Agri View: New Nut Champion

DanAgri View, Tree, nut & vine crops

Everett Griner talks about the pecan soon to be the new tree nut champion in today’s Agri View.

New Nut Champion

From: Agriculture Marketing Resource Center


by: Gina Marzolo, graduate student of Agricultural Sciences, California State Polytechnic University, Pomona


Pecan treesPecan trees (Carya illinoinensis) are native to North America. There are two types of pecans produced within the United States: native or seedling, and improved varieties. The entire 2014 U.S. pecan crop totaled 264.2 million pounds or 132,075 tons, less than a 1 percent decrease from 2013 and 2012. The value of the 2014 pecan crop was $517 million, an increase of 12 percent from 2013. Commercial pecan production was reported in 14 states. Over three-fourths of U.S. pecans were produced in the states of Georgia, New Mexico and Texas (NASS, 2015).

Marketing Channels

Currently the pecan industry is working to establish a Federal Marketing Order (FMO) to successfully compete with the production of other tree nuts such as almonds, walnuts and pistachios (all of which have their own successful FMOs

Young pecan nuts growing on tree

Young pecan nuts growing on tree

The main marketing season for pecans is from the beginning of October to the end of March. However, growers have been able to extend the marketing season by using proper storage methods, such as cold storage. In 2014, average wholesale pecan prices were $1.96 per pound, up 13 percent from 2013. Farmers sold 54 million pounds of in-shell pecans and 210 million pounds of shelled pecans (NASS, 2015) (NMSU – Cooperative Extension, 2005).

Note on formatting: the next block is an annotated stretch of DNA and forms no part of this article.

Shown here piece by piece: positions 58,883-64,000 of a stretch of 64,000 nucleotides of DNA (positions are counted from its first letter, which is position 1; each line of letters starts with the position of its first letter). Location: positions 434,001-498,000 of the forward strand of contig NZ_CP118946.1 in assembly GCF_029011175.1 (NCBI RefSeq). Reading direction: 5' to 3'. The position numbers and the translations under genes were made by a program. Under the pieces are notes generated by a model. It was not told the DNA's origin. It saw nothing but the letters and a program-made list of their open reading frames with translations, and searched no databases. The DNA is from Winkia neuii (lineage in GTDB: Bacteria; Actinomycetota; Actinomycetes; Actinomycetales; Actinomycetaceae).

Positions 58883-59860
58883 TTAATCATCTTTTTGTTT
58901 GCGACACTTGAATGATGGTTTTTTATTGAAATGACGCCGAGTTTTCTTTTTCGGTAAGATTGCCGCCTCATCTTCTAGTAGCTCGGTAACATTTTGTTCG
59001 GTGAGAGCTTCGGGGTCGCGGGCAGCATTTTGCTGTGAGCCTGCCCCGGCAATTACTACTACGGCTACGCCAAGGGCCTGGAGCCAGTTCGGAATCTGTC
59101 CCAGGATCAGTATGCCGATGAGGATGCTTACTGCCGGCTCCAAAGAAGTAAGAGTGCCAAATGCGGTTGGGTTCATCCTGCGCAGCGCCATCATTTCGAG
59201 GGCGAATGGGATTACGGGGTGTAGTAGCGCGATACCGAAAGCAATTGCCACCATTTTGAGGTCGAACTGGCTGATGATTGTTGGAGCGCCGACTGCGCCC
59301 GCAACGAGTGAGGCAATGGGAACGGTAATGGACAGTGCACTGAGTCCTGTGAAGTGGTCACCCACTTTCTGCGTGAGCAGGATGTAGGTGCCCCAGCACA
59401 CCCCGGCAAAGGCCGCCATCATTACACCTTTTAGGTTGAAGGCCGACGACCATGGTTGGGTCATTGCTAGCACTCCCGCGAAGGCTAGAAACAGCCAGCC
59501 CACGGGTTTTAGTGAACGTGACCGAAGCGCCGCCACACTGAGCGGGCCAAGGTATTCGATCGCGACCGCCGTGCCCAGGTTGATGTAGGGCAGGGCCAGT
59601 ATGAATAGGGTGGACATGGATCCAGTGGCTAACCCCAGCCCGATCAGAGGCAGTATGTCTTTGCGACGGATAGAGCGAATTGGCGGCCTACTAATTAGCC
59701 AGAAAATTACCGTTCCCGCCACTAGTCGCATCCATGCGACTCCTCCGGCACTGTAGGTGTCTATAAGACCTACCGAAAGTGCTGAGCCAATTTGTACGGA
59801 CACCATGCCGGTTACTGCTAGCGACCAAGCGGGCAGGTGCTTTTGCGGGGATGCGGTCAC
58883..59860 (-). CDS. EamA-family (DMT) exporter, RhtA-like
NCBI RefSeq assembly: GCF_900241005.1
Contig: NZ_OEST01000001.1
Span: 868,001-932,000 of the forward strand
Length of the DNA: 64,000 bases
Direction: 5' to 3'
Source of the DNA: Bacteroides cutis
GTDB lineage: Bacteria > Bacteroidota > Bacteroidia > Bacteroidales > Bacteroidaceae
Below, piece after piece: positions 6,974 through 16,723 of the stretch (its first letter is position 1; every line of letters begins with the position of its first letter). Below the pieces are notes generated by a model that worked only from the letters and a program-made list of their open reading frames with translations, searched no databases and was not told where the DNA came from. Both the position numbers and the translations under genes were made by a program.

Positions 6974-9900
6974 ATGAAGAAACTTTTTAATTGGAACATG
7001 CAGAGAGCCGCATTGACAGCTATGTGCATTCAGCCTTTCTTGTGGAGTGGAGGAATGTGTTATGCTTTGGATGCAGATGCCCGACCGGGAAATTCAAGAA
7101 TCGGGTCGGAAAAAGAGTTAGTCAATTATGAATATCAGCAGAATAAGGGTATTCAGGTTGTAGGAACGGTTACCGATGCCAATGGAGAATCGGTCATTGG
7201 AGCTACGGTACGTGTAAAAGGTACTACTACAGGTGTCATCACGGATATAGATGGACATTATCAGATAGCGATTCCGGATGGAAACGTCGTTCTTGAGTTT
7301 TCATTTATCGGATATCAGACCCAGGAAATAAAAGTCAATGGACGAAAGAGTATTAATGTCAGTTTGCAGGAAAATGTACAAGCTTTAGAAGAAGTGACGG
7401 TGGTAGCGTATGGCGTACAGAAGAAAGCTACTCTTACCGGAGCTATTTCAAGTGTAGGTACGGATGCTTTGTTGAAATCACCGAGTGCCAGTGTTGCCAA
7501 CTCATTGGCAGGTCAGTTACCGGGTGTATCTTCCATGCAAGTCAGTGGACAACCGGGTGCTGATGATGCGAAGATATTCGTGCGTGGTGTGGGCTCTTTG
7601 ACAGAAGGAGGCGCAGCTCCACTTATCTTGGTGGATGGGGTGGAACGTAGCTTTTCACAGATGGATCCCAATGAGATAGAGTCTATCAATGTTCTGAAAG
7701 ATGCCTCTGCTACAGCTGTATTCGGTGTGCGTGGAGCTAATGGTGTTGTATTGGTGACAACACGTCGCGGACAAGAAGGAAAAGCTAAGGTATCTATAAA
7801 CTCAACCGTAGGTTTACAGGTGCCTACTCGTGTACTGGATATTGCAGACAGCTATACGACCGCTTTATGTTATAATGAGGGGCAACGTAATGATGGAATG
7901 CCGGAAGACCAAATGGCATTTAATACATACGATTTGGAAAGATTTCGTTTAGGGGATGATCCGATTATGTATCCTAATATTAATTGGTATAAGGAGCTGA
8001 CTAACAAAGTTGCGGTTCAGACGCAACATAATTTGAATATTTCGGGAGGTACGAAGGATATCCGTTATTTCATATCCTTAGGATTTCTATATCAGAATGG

Farmers have many different options when selling their pecans. Farmers can sell their pecans in-shell or shelled. They also can sell straight to consumers through farmers’ markets and online websites for retail prices or to accumulators, wholesalers and shellers for wholesale prices. Farmers shelling their pecans prior to selling must keep in mind the costs for shelling equipment and additional labor (NMSU – Cooperative Extension, 2010).

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